Monday, January 16, 2017

The Times: Deep on PR, Concern. Shallow on Insight.

Eric Lichtblau has a piece at the New York Times which is odd in so many ways. He notes, among other things:
And in his final week in office, Mr. Obama is likely to grant commutations to shorten the prison sentences of still more nonviolent drug offenders, officials said. He has already issued more than 1,000 commutations — more than the number issued by the prior 11 presidents combined, according to the White House.
This is, of course, the now-tiresome White House PR mantra, which ignores the fact that 1) previous presidents had miserable records re commutations of sentence 2) Obama has had - and denied - many more commutations than his immediate predecessors combined and 3) Obama's record on pardons is, in fact, quite ugly. Nor is there any mention of the fact that most of these commutations have popped up in the last two years of the term and that President Obama is currently engaged in the greatest last-minute clemency spurge in history (it's not over).

But more - yes, more - than all of that ... it is utterly amazing that someone could write on this topic, in the New York Times (!!!), and not say a single word, nothing, about the Attorney General's recent claim that the President of the United States does not have the power to grant a group pardon, or an amnesty, on behalf of many thousands of persons who are similarly situated. A bizarro idea seemingly shared by the President himself! That's really the only thing anyone should be writing about on this topic at present. Instead, Lichtblau writes:
But that legacy is about to come under quick siege with the incoming Trump administration’s “law and order” platform, as Senator Jeff Sessions of Alabama, President ­elect Donald J. Trump’s nominee for attorney general, made clear last week at his confirmation hearing ...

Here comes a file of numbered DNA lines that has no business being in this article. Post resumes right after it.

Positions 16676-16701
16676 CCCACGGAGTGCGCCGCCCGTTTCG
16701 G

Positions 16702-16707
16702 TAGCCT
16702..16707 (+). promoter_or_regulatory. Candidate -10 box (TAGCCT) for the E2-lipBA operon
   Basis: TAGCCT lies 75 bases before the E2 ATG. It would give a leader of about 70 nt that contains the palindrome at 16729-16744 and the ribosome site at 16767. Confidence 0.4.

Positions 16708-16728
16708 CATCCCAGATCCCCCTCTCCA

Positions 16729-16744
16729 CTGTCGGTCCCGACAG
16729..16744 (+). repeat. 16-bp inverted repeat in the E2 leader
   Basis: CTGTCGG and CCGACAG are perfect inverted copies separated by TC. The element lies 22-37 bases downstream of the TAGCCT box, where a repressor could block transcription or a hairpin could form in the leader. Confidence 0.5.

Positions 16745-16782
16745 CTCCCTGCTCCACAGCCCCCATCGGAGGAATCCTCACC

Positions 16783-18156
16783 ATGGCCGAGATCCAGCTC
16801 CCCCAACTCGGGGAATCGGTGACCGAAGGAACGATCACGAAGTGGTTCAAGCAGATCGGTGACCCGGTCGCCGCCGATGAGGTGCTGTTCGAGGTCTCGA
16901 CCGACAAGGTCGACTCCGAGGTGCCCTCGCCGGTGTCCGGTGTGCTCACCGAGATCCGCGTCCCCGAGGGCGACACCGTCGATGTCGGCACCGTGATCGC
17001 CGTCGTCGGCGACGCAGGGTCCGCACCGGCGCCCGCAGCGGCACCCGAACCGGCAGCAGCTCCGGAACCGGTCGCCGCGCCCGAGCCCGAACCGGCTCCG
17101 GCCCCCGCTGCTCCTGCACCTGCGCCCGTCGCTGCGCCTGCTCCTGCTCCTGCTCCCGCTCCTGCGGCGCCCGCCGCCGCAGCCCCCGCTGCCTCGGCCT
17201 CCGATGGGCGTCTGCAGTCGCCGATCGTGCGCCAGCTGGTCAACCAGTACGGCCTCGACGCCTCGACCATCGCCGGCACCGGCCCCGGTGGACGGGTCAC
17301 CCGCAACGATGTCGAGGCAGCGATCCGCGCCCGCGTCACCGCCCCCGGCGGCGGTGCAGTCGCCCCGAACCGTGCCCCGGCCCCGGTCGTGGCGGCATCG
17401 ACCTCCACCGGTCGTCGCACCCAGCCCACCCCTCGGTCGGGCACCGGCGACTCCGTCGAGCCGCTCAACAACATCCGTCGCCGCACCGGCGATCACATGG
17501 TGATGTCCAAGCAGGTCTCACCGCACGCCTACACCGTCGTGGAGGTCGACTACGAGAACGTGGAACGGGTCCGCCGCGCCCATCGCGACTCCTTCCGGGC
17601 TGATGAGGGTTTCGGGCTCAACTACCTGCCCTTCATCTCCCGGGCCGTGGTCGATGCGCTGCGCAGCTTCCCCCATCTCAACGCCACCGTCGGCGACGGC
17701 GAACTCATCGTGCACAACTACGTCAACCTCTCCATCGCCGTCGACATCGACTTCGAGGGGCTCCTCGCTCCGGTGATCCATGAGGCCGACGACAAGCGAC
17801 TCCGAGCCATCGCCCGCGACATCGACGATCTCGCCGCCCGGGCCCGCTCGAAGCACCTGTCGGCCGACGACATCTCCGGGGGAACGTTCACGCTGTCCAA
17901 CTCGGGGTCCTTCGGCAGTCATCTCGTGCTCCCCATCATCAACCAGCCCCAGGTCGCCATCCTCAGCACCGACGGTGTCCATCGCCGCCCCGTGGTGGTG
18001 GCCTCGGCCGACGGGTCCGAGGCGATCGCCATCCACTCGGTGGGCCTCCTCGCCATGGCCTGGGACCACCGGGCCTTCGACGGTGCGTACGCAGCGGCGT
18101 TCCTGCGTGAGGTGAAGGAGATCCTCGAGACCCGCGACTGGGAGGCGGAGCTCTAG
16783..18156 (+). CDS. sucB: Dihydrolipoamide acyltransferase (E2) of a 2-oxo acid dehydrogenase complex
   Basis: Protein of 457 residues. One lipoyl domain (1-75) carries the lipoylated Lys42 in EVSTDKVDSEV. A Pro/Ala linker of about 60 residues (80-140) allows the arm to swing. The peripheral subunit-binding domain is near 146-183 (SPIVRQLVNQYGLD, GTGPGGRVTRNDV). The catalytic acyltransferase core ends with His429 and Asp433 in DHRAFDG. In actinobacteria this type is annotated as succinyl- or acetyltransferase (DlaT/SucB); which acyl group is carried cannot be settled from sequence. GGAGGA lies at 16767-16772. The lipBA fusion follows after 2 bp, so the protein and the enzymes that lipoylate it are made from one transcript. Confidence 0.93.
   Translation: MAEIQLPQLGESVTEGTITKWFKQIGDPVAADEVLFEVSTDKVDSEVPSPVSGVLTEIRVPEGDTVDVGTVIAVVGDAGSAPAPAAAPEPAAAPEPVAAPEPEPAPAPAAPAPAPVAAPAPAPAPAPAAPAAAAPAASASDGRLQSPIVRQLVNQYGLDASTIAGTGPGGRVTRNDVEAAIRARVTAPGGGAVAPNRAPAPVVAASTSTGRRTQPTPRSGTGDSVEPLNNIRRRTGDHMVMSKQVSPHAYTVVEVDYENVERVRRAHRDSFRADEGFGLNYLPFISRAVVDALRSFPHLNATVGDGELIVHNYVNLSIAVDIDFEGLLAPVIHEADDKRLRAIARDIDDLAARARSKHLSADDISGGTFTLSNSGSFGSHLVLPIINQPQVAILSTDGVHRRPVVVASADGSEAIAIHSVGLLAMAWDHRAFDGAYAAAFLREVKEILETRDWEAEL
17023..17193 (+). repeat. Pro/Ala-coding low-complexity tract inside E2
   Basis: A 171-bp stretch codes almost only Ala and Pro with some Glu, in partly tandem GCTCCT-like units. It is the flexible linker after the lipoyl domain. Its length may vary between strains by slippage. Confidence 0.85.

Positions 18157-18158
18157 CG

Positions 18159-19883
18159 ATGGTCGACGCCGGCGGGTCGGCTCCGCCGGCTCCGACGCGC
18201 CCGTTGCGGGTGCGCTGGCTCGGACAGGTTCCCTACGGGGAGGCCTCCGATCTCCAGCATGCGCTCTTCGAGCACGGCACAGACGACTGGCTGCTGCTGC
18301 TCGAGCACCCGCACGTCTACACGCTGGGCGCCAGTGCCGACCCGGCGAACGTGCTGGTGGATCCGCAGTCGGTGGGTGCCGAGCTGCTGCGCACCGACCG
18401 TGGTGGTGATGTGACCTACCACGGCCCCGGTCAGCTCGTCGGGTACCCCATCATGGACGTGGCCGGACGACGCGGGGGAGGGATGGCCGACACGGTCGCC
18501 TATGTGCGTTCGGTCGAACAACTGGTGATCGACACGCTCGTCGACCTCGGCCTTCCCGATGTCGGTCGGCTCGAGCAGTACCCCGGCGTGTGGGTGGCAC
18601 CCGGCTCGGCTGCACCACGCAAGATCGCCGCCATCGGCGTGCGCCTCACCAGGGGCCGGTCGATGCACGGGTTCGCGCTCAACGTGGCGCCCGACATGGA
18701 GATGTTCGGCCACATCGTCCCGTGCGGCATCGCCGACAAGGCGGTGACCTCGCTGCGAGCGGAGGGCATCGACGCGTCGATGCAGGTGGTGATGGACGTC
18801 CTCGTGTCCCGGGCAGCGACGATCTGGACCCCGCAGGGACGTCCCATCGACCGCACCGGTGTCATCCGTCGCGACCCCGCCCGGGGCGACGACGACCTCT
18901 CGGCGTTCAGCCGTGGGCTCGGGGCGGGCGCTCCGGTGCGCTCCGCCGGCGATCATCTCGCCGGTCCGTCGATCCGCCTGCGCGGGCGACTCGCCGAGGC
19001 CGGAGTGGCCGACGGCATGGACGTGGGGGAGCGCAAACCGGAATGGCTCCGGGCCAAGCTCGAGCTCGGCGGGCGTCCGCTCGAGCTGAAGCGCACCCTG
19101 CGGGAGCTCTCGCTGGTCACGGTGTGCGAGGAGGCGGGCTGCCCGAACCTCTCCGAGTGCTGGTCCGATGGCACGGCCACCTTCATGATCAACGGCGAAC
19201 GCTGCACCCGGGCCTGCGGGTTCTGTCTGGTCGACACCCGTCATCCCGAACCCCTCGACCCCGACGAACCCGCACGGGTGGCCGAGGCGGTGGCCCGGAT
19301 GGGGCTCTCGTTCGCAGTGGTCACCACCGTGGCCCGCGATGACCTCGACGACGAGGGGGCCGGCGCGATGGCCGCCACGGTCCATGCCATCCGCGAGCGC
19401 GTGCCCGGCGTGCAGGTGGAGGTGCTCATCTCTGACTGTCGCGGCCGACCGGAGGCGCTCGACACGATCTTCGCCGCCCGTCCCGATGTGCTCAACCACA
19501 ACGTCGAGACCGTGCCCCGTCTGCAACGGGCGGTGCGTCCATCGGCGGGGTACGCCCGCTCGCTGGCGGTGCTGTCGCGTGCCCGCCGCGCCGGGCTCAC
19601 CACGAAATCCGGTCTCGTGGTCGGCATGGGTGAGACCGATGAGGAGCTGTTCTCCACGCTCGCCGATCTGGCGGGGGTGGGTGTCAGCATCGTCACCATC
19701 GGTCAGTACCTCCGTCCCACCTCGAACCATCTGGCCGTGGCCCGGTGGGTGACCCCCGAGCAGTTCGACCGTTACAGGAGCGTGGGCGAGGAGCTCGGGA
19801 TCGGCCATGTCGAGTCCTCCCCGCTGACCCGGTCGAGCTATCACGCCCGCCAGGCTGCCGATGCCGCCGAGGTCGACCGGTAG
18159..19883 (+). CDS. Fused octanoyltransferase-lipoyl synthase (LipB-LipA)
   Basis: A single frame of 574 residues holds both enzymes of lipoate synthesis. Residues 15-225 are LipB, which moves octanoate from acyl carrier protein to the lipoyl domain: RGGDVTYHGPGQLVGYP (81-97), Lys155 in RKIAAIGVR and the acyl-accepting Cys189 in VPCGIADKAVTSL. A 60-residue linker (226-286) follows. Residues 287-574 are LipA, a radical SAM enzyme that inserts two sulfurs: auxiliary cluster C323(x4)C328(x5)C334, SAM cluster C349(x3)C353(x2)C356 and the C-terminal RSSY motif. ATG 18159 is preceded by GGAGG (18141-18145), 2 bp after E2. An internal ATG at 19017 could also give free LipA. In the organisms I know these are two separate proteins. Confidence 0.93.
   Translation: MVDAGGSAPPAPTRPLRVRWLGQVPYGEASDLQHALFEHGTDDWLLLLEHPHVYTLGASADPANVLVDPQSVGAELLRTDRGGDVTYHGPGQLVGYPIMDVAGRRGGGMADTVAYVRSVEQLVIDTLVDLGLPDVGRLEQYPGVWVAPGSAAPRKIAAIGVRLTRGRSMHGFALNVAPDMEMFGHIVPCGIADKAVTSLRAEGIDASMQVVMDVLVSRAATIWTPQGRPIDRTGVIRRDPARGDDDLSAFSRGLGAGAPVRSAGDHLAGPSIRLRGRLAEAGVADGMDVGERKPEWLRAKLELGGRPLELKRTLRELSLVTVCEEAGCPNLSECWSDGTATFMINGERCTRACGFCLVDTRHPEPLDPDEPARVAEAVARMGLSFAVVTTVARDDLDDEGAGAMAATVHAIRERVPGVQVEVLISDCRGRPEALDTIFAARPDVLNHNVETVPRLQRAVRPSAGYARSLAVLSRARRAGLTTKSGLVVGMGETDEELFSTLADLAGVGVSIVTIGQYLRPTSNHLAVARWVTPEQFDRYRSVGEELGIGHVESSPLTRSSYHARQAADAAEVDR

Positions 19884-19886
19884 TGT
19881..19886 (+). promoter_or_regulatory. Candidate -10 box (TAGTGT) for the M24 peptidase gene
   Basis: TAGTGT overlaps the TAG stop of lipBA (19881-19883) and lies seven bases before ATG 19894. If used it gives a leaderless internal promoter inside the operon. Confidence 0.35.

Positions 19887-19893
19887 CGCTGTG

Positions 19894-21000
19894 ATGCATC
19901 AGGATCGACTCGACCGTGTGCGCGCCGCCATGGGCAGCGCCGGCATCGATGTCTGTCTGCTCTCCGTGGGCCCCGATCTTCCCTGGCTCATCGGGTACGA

Well, plenty of time to focus on what is ahead. Let's focus on right now, and how right now shapes what is ahead. President Obama did nothing - zero - in terms of reform, institutional change re the pardon power. It still sits in the basement of DOJ, manned by career prosecutors. They were experts at saying "no" before Clemency Project 2014 and they will clearly retain that expertise when President Obama leaves office. To boot, they will get to those FOIA requests, if they think they have enough time, after a discussion ... and their new "electronic" case filing system is ... updated!

Lichtblau is surely right. Obama's ideas will leave with Obama. Shocking.

That is exactly why Obama should have focused on real, lasting change more so than a loud, last-minute belch of mercy. Trump and Sessions will inherit the same DOJ / OPA Obama inherited from his predecessors. They will inherit the same clemency process as well, the one that was so lame that a small pile of commutations and pardons here and there will amount to "records" and "history making."

It would not be surprising at all if Trump waited for an eternity to grant the first pardon or commutation of sentence of his term - just like Obama. It would not be surprising at all if Trump saves clemency for Christmas and/or the very end of the term - just like Obama. It would not be surprising at all if Trump denies the vast majority of applications - just like Obama.

Whose fault is all of that? Plenty of blame to share. Plenty. See Lichtblau's full editorial here.

No comments:

blogger templates | Make Money Online